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Philosophy of Psychology


Man's Search for Himself

Man's Search for Himself Lowest new price: $5.00
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Author: Rollo May
Brand: May, Rollo

"Analyzes life as we are living it, and the analysis is truthful and profound."--New York Times

Loneliness, boredom, emptiness: These are the complaints that Rollo May encountered over and over from his patients. In response, he probes the hidden layers of personality to reveal the core of man's integration--a basic and inborn sense of value. Man's Search for Himself is an illuminating view of our predicament in an age of overwhelming anxieties and gives guidance on how to choose, judge, and act during such times.

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The Myth of Self-esteem: How Rational Emotive Behavior Therapy Can Change Your Life Forever (Psychology)

The Myth of Self-esteem: How Rational Emotive Behavior Therapy Can Change Your Life Forever (Psychology) Lowest new price: $16.88
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Author: Albert Ellis
Brand: Ellis, Albert

In this illuminating book, Ellis provides a lively and insightful explanation of the differences between self-esteem and self-acceptance. Emphasizing the importance of self-acceptance, he examines this theme in the thinking of great religious teachers, philosophers, and psychologists. He then provides exercises for training oneself to change self-defeating habits to the healthy, positive approach of self-acceptance. These include specific thinking techniques as well as emotive and behavioral exercises.

He concludes by stressing that unconditional self-acceptance is the basis for establishing healthy relationships with others, along with unconditional other-acceptance and a total philosophy of life anchored in unconditional life-acceptance.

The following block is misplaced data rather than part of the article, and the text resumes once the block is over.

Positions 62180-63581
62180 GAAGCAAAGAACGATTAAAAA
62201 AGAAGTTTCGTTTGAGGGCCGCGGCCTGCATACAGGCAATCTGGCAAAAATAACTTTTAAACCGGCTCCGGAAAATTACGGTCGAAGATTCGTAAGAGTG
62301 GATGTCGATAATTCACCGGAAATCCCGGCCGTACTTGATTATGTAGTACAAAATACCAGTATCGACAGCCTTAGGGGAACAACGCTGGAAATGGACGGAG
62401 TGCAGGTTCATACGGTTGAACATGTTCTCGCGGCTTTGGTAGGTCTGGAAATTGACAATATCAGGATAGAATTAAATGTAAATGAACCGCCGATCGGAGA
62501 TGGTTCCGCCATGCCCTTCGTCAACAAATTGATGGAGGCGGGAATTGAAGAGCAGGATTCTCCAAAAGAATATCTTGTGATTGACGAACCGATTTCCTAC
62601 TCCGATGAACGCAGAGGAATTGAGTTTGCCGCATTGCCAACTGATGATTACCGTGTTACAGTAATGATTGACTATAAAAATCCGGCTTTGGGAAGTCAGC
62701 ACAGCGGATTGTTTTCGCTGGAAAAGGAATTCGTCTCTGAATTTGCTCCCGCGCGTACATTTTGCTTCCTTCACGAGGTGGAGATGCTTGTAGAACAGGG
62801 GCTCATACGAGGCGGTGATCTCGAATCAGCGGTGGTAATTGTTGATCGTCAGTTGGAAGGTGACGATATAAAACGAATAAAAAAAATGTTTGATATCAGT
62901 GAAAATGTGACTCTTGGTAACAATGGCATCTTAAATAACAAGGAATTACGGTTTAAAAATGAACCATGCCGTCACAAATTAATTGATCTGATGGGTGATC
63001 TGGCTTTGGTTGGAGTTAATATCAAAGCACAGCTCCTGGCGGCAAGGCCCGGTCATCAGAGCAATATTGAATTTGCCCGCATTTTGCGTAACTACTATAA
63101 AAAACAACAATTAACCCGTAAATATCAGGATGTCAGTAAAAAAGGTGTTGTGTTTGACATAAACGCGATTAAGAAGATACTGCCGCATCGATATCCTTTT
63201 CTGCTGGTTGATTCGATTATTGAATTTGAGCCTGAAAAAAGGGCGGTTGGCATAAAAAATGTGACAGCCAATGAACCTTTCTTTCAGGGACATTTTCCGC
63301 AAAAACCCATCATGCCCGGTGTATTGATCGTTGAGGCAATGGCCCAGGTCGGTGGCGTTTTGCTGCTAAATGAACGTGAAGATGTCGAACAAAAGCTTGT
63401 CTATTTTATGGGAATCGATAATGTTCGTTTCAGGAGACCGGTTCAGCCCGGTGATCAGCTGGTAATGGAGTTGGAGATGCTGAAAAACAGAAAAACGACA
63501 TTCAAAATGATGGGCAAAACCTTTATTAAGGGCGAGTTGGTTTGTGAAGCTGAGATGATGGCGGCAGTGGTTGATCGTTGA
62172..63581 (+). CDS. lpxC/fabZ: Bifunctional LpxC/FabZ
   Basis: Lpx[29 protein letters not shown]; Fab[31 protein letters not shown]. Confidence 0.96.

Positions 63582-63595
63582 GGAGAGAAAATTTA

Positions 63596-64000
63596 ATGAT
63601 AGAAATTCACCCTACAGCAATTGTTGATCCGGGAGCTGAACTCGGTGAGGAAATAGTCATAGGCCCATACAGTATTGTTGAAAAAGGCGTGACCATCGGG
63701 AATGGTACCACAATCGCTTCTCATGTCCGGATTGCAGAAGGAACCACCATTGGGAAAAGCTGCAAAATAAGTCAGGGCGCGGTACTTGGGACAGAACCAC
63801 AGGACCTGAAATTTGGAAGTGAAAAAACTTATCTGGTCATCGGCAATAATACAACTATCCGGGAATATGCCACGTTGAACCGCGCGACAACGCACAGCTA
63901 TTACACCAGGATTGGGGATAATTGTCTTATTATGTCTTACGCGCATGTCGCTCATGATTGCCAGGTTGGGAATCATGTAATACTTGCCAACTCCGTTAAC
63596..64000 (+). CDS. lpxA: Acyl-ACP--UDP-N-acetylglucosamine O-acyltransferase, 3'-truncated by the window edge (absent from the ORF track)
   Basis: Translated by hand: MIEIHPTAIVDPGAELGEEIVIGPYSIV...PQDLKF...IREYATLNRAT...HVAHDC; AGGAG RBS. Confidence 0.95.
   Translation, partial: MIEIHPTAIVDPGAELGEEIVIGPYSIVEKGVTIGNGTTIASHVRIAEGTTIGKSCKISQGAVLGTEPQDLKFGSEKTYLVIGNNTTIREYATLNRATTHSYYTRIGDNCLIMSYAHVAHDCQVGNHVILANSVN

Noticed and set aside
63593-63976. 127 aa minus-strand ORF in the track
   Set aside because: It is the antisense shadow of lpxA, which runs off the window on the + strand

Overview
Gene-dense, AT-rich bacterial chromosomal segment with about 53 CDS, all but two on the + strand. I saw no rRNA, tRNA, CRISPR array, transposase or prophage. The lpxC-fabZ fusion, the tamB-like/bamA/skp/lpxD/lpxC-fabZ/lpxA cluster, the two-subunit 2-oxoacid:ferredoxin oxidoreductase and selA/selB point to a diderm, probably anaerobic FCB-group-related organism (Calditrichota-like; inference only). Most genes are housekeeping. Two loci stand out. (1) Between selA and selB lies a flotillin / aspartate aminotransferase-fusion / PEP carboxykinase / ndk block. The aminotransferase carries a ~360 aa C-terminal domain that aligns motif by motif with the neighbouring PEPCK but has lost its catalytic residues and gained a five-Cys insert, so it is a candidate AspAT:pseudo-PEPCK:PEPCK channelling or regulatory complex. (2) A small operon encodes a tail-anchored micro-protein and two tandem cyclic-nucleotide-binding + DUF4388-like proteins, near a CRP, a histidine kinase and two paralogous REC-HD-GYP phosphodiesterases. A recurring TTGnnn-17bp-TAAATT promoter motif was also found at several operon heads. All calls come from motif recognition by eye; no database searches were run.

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An Intellectual History of Psychology

An Intellectual History of Psychology Lowest new price: $24.85
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Author: Daniel N. Robinson

     An Intellectual History of Psychology, already a classic in its field, is now available in a concise new third edition. It presents psychological ideas as part of a greater web of thinking throughout history about the essentials of human nature, interwoven with ideas from philosophy, science, religion, art, literature, and politics.
     Daniel N. Robinson demonstrates that from the dawn of rigorous and self-critical inquiry in ancient Greece, reflections about human nature have been inextricably linked to the cultures from which they arose, and each definable historical age has added its own character and tone to this long tradition. An Intellectual History of Psychology not only explores the most significant ideas about human nature from ancient to modern times, but also examines the broader social and scientific contexts in which these concepts were articulated and defended. Robinson treats each epoch, whether ancient Greece or Renaissance Florence or Enlightenment France, in its own terms, revealing the problems that dominated the age and engaged the energies of leading thinkers.